One Port to Rule Them All

Traditionally, a TCP port has a single server listening for incoming connections, and that server expects you to send messages in the right protocol for that port. For HTTP, it's normally a web server that'll send you a response directly, or some kind of proxy that will pass all requests through to another server, and then pass the responses back.

This is boring.

What if you could accept everything, from proxied HTTPS to plain-text HTTP/1.0, all on a single port?

HTTP Toolkit acts as an HTTP(S) proxy for debugging and interception. With all the possible combinations of clients and configurations, tools like this can be complicated to set up, and getting everything working and properly intercepted is a common pain point.

To make setup as easy as possible, HTTP Toolkit uses a single incoming port for absolutely everything, for every widespread HTTP format, for both HTTP & HTTPS, for both direct and proxied requests.

Specifically, on one single port it accepts:

  • Plain HTTP/1.* (1.1, or 1.0 if you just can't quit the 90s)
  • HTTP/1.* over TLS (HTTPS)
  • Plain-text HTTP/2 with prior knowledge
  • Plain-text HTTP/2, upgraded on the first request by an Upgrade header
  • HTTP/2 over TLS (HTTPS) negotiated via ALPN

These can then all be combined to suit your tastes with a selection of ways to make your actual HTTP request:

  • Make a direct request to HTTP Toolkit's URL as if it were a server, and mock a response for that in the app (GET /).
  • Proxy through HTTP Toolkit explicitly in plain text (GET http://example.com/).
  • Redirect unsuspecting traffic that's not aware of the proxy to HTTP Toolkit, to transparently proxy traffic elsewhere:

    GET /
    Host: example.com
  • Tunnel traffic by connecting with HTTP/1.1, sending CONNECT example.com:443 to make the connection into a tunnel to another server, and then doing any of the above within that tunnel.
  • Tunnel traffic within a single HTTP/2 stream, by sending a CONNECT request to convert that one stream into a tunnel, and then doing any of the above again within that tunnel.

No matter what you send, or what tunnels you create, at every step you're only ever talking to HTTP Toolkit.

All tunnels and proxying are just connections that get unwrapped, intercepted, and handled again, looping back through HTTP Toolkit until you make a real request, at which point your configured rules are applied (which might then proxy traffic upstream, redirect it, return a fixed response, reset the connection, or anything else).

All the above can be combined together on a single connection, and then combined in different ways in the following tunnel. You can connect to HTTP Toolkit with TLS, use HTTP/1.1 to open a CONNECT tunnel to a remote server through that, send the remote server a plain text HTTP/1.0 request asking to upgrade, then make your real request with HTTP/2, and you're still just talking to HTTP Toolkit.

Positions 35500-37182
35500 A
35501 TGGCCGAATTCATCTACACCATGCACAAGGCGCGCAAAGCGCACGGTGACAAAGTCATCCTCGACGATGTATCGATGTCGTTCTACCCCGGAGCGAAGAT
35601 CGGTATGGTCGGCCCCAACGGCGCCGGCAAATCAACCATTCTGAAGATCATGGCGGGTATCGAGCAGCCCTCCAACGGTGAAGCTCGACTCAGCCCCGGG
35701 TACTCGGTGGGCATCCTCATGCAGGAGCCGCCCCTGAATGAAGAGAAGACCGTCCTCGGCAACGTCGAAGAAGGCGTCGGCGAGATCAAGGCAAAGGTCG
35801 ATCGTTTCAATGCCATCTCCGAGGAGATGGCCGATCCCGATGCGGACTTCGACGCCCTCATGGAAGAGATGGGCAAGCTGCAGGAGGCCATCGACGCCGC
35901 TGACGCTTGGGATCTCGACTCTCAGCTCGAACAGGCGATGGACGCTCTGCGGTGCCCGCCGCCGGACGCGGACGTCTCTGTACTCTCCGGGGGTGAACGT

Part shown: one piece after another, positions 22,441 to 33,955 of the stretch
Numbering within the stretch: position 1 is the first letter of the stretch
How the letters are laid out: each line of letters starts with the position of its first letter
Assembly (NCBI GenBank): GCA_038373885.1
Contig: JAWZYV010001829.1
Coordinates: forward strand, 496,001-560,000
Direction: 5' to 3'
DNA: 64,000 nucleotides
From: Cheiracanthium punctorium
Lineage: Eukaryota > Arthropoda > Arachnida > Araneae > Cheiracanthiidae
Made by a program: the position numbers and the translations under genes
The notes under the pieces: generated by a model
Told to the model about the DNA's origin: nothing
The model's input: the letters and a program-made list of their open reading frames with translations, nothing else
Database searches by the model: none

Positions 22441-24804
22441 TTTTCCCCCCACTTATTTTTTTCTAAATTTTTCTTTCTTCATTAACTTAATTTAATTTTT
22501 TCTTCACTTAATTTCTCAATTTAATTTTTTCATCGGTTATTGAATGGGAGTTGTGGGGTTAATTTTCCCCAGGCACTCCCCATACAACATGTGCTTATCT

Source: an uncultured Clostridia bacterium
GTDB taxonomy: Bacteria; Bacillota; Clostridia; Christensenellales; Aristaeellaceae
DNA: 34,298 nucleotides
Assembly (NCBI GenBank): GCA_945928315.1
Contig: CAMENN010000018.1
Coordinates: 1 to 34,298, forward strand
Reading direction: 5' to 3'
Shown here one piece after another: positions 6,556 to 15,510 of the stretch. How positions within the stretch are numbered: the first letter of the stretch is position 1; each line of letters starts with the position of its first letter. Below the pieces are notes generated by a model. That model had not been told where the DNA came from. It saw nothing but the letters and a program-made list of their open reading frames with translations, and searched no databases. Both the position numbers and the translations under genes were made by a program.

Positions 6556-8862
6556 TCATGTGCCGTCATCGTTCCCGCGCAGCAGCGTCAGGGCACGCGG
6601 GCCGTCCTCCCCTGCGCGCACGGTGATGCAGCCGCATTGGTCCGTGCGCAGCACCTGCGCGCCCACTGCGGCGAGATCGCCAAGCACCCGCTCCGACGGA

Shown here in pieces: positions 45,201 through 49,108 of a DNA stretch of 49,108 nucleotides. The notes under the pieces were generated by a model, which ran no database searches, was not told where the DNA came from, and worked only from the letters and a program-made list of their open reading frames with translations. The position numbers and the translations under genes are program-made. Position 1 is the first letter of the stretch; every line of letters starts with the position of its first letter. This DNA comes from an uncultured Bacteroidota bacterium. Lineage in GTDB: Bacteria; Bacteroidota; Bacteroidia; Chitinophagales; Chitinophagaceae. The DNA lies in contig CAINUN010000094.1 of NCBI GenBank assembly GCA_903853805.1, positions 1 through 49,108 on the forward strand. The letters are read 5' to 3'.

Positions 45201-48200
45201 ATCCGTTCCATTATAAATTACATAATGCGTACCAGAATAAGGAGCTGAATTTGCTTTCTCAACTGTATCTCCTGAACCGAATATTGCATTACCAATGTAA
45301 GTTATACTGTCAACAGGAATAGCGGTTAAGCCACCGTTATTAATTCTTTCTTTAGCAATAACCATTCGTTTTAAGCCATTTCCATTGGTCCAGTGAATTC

This allows HTTP Toolkit to transparently intercept traffic from every possible client configuration, all in one place.

It might sound confusing right now, but it's certainly not boring. How does it work?

Under the hood

There's a few steps involved in making this work smoothly, powered by two key tricks: connection packet sniffing, and the magical stream & server APIs of Node.js.

1. Sniff the data

When a connection is received, we look directly at the first byte on the stream and:

  • If the first byte is 0x16, it's a TLS connection (this indicates a TLS handshake)
  • If the first byte is 0x50 ('P'), it's probably the start of the HTTP/2 preamble (which looks like PRI * HTTP/2.0\r\n\r\nSM\r\n\r\n, sent before the raw binary data begins on all HTTP/2 connections). We wait for the full preamble, just to be sure, then treat this as plain HTTP/2.
  • Otherwise, it's probably plain-text HTTP/1 (or some completely unknown protocol)

Implementing this in practice looks something like this:

const firstByte = socket.read(1);

if (firstByte === 0x16) {
    // Do something with this TLS connection
} else if (firstByte === "P".charCodeAt(0) && isHttp2Preamble(socket)) {
    // Do something with this HTTP/2 connection
} else {
    // Do something with this HTTP request
}

This tells us what the first protocol on this connection is going to be, but we still need to fill in those blanks.

(Credit where it's due: the original concept here came from @mscdex, who built the original HTTP/1-only implementation that all this logic is based on)

2. Connect the right server

Ok, so we know what protocol is coming on our connection, now we need to actually handle the sniffed protocol.

To do this normally you'd create a server for the protocol, tell it to listen on a given port, and then expect it to handle traffic to that port and give you usable streams or requests or whatever that expose the meaningful data from within the protocol.